Some people lie without any hesitation. To bring lies to print, however, you need more than liars – you need editors who want the lies to circulate, good and hard.
Harvard University political theorist Michael J. Sandel is well known as a critic of the American political tradition of individualism, not so much by forthrightly disagreeing with its principles but, more often, by caricaturing what they actually are. He is a well-published professor, with numerous scholarly books and papers to his credit. In recent years he has gone pop, though, with appearances on various television programs and articles in popular magazines.
Sandel is renown for misconstruing individualism as nothing but some fanciful vision that champions isolation, social alienation and some sort of artificial self-sufficiency that can do without friendship, family and community. If you think I am exaggerating, let me quote from one of Sandel's recent articles in The Atlantic, which is itself an excerpt from his latest book, Democracy's Discontents. Here is one thing he tells the reader, this famous, well-positioned scholar of political theory: "The traditional Republicans are uncritical advocates of the free market, free trade and the global economy and at the same time they pose as advocates of community and family values. But it is precisely unfettered markets which are now most responsible for the breakdown of community and traditional values. Walmart, not big government, is responsible for the demise of Main Street across America. But most Republicans won't face up to that contradiction."
This passage contains so much distortion that it is difficult to pick which to expose in a brief commentary. But let's try.
Traditional Republicans have never been uncritical champions of free markets. From Lincoln to Gingrich, all have agreed to massive government intrusions on the economy, advocated innumerable favors for big business, would not think of abolishing farm subsidies or repealing the interstate commerce clause of the US Constitution. Traditional Republicans have often been complicit in protectionism, even while giving some lip service to free trade. This was true with Reagan and Bush and is still true with many Republican members of Congress. There is no such system as an "unfettered market" anywhere in sight, in any goods or services trading in this country – government regulations from those enacted by city councils all the way to the federal government make sure of that fact and Professor Sandel knows this very well. Finally, the reason that Walmarts, Targets, etc. are overrunning the United States of American and every other nation is only partly a function of some efficiency they provide. Another reason is that small businesses are unable to cope with the thousands and thousands of government regulations. They haven't the capital to fund teams of attorneys to figure out what they may and may not do or mount law suits in case they are found to be in violation of some of the millions of rules governments have decided they must live by.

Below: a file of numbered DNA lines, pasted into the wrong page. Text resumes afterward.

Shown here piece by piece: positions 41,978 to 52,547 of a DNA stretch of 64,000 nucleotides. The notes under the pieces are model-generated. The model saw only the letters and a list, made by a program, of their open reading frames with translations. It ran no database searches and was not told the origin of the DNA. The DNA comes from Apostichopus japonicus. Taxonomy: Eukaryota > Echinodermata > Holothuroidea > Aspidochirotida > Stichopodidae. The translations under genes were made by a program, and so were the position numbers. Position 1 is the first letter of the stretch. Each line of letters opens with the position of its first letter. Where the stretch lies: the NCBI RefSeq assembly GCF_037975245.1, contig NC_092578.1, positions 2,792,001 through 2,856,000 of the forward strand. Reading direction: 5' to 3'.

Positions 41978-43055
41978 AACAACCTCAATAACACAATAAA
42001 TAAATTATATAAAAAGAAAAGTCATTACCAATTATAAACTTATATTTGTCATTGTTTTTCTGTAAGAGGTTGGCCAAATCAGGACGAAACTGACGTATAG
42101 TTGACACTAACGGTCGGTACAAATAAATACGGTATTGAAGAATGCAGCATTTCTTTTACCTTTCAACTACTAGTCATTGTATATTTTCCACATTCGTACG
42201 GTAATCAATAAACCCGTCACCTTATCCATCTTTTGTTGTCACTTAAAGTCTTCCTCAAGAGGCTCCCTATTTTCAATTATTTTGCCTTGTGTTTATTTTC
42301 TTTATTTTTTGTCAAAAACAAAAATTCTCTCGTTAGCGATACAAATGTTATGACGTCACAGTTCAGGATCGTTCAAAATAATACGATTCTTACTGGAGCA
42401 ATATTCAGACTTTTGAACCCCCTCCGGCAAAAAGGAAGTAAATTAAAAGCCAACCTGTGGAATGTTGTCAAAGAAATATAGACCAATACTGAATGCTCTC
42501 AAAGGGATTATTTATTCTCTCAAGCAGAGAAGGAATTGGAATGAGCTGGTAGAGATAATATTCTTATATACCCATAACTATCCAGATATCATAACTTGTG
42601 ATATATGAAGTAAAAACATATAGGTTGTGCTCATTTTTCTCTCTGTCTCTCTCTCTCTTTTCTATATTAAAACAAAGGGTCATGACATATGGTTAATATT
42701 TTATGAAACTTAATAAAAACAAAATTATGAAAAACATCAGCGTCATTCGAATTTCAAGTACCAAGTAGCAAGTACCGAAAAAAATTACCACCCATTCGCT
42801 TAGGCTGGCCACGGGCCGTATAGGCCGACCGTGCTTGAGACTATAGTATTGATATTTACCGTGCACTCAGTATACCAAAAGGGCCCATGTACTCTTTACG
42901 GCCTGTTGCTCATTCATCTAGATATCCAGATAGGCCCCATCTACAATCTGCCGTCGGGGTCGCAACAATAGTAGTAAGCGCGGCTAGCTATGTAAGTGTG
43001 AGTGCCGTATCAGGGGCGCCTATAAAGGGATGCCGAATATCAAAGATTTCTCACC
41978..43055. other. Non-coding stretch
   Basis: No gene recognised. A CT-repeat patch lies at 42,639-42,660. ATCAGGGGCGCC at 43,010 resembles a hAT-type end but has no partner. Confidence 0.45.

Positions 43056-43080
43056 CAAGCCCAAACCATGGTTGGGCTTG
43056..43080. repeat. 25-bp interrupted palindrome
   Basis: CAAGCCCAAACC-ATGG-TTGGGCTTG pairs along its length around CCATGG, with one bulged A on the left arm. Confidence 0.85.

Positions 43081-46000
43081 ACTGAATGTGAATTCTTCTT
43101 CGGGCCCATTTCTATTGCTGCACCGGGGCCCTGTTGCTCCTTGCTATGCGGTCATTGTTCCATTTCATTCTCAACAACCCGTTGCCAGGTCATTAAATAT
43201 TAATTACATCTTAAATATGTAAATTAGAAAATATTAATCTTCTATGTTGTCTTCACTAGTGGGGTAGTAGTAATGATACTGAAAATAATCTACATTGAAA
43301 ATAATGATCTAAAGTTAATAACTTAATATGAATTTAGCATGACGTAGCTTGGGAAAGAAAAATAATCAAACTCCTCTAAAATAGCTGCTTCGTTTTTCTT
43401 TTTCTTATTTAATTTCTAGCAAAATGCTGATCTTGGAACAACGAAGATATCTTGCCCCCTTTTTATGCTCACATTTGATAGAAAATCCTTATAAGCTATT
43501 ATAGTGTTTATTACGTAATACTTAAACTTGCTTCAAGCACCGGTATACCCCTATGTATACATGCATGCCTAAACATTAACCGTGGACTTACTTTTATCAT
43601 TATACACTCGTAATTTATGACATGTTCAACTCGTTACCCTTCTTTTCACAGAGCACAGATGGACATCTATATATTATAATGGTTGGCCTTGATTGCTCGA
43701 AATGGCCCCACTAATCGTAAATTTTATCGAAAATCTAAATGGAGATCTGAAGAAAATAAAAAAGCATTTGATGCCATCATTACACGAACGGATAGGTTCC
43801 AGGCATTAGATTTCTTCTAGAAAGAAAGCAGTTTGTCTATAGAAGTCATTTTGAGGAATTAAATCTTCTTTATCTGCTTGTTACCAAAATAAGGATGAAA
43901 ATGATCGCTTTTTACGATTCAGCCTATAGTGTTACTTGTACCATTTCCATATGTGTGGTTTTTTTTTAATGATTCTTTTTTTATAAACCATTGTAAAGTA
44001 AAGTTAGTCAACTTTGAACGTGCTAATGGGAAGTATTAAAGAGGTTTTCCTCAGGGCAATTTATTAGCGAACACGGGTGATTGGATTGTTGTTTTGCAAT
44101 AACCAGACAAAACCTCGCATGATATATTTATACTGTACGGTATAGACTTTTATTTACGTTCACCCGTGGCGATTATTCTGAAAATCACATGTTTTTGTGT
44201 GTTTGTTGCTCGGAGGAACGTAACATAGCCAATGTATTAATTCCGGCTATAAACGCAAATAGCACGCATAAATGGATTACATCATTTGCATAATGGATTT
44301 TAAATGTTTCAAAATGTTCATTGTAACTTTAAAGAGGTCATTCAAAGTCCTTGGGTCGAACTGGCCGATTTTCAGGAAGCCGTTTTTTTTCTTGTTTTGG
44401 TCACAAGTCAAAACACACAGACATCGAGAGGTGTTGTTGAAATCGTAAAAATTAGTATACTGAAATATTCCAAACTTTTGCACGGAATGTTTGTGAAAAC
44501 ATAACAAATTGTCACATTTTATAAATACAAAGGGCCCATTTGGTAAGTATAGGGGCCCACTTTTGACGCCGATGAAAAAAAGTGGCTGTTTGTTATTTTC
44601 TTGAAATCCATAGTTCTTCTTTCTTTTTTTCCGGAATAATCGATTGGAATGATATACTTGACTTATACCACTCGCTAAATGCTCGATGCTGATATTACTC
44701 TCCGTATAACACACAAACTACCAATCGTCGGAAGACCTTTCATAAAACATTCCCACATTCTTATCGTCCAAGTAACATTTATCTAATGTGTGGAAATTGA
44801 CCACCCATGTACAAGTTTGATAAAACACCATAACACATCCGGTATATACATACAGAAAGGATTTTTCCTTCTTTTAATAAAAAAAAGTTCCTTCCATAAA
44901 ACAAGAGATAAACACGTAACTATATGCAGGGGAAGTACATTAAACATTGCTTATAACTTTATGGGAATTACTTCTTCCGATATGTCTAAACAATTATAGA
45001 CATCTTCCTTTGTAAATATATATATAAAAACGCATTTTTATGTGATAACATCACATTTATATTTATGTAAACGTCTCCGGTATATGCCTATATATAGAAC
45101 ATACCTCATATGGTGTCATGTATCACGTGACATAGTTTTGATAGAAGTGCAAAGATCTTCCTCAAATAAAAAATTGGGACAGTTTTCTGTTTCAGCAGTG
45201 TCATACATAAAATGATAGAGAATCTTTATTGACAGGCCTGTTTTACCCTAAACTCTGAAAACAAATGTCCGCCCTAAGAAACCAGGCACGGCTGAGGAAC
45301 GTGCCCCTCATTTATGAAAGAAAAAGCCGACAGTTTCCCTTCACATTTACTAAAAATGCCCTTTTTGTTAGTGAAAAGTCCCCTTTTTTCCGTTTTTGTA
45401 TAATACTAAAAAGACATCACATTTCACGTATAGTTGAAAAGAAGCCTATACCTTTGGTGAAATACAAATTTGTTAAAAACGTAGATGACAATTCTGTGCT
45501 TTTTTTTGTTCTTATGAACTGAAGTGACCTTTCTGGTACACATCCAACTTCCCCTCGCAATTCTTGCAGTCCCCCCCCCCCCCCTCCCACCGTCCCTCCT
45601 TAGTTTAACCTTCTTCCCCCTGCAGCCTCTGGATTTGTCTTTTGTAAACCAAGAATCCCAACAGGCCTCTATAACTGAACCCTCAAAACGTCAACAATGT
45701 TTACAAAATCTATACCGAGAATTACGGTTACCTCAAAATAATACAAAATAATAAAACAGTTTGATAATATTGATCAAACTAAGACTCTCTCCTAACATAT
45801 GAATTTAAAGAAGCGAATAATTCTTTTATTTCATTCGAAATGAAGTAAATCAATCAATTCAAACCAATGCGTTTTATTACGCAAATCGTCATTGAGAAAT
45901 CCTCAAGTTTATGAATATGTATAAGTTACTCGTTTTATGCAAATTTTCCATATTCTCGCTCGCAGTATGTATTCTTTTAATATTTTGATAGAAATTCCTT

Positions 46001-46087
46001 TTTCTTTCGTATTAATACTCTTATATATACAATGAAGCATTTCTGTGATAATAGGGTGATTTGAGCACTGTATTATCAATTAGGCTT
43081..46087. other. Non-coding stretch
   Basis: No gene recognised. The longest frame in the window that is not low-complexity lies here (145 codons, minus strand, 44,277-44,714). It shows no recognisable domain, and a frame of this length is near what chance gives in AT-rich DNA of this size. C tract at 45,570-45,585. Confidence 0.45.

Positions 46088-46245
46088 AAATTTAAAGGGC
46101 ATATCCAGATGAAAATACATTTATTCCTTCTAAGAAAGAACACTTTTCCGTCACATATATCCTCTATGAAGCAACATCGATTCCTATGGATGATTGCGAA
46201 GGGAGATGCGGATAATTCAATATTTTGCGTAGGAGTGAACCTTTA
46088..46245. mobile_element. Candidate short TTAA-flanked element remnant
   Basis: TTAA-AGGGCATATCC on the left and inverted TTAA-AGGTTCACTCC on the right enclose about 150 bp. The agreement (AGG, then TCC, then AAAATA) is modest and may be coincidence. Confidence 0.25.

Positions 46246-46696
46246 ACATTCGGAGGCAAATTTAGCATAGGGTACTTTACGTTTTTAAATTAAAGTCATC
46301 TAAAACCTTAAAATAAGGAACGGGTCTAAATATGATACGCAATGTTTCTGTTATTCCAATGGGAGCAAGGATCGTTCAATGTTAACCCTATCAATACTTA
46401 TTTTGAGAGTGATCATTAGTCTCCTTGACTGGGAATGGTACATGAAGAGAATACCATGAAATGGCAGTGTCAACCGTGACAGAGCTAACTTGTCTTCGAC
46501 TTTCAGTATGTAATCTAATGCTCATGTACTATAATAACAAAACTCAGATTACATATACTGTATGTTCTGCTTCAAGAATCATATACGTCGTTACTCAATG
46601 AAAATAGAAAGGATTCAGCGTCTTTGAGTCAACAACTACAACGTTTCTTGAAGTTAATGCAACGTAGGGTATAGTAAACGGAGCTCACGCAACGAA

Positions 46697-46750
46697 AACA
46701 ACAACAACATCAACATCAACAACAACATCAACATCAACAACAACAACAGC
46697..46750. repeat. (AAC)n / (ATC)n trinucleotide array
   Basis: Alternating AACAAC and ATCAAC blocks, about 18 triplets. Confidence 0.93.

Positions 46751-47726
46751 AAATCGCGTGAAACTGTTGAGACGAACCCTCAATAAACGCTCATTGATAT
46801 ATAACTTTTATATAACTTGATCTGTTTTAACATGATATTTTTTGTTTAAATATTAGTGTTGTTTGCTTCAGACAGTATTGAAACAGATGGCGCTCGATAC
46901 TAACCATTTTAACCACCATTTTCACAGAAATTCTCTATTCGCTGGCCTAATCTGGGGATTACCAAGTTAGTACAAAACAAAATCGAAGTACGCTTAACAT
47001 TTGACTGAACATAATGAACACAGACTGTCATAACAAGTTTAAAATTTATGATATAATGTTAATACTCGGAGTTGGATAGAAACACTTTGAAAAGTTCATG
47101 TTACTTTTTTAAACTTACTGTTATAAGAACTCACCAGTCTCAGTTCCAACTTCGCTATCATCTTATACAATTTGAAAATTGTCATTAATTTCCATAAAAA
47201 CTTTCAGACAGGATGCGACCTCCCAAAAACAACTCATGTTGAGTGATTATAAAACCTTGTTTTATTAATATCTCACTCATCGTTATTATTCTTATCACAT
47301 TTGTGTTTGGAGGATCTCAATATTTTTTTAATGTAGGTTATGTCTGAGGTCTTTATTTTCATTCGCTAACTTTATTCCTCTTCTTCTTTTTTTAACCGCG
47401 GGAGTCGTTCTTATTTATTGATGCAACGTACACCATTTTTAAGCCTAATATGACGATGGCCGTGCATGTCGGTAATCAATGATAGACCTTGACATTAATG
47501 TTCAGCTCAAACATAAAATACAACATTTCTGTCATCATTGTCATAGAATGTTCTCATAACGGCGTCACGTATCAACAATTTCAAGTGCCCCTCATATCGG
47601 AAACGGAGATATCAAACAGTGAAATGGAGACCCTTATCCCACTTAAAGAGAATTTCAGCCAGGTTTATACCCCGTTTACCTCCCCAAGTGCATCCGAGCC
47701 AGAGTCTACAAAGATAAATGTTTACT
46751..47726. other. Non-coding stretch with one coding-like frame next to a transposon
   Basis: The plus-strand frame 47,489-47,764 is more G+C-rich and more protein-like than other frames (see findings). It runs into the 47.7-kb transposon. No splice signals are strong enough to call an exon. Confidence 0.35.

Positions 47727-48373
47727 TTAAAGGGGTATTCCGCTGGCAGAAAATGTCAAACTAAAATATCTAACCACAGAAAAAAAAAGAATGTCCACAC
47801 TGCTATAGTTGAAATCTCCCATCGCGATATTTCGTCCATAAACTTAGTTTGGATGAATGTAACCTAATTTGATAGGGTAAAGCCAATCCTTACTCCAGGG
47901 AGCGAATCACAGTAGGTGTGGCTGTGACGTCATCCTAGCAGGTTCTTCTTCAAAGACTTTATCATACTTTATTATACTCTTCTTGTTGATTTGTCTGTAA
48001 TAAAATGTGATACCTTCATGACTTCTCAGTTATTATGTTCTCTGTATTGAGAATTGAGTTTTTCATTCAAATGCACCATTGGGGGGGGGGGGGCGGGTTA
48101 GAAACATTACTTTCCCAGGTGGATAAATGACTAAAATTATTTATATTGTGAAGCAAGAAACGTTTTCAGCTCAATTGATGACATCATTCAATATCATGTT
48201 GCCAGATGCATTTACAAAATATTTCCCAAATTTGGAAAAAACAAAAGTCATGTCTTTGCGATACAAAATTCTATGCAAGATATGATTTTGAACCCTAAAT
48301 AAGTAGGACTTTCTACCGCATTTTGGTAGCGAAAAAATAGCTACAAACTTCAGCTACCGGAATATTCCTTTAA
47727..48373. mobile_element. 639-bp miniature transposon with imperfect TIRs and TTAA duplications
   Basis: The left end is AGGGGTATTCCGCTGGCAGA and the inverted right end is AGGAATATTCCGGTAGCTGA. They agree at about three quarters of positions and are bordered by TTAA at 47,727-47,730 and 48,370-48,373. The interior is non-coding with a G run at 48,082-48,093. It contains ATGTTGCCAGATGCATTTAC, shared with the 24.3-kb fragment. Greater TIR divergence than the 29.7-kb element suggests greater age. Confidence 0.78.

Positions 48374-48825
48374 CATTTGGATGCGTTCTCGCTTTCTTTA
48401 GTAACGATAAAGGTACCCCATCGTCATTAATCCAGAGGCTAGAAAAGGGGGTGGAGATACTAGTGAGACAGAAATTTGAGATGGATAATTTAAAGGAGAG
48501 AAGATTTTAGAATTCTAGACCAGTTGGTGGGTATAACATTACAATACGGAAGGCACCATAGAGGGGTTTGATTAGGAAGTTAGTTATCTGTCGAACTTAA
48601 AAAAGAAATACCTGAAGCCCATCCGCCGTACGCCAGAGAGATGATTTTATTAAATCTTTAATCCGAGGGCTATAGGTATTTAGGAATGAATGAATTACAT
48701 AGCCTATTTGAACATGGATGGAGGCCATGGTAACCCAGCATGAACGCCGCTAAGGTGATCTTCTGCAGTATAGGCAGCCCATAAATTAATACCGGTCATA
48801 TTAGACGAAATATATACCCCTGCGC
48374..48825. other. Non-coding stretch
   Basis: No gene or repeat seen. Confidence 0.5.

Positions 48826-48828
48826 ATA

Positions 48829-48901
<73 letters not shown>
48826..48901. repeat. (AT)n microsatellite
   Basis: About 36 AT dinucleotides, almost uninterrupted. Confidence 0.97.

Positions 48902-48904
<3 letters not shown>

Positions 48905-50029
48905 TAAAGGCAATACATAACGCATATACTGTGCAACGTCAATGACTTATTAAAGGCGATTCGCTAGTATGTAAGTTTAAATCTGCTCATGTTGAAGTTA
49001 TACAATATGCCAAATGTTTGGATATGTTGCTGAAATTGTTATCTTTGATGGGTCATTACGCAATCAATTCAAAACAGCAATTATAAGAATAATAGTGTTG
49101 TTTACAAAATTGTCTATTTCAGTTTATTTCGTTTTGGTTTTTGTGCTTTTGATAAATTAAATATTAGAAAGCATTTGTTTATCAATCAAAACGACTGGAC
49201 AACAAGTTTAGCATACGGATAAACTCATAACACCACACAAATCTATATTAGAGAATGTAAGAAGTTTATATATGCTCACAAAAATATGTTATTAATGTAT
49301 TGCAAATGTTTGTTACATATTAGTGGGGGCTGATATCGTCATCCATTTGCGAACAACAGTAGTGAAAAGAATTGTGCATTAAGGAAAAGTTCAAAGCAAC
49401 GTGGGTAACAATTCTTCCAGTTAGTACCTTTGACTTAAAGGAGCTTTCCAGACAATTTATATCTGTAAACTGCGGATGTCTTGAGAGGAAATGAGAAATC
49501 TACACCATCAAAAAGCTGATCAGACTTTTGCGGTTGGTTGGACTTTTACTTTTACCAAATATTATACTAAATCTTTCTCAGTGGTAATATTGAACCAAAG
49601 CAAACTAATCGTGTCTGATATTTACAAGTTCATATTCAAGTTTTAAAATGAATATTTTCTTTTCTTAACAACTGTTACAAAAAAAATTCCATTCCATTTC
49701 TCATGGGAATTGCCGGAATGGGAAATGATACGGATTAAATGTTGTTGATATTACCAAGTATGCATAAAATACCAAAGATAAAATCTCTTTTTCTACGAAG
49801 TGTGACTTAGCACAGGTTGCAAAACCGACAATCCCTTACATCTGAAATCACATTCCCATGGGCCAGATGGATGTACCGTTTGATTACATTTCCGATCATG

Professor Sandel knows all this, of course, but he is not after offering some kind of objective understanding of American commercial or political life. He, like so many of his left-communitarian cohorts, wants, instead, to create an impression about the polity of liberty. Never mind that he needs to engage in massive distortions in order to achieve this, starting with maintaining the myth that America is true to its free market ideas laid out in the Declaration of Independence. But Sandel does not care about truth, only about his utopian communitarian vision. For the sake of realizing the dream of a well regimented collectivist society, in which the community they think all ought to be made a part of will be imposed on everyone, like it or not, they are willing to commit any kind of intellectual malfeasance. And it seems his cohorts have enough manuscript readers at the presses which publish them not to be called on the carpet for doing so.
Maybe what Professor Sandel ought to do is team up with Oliver Stone and pen some fictional accounts of American economic and political history.
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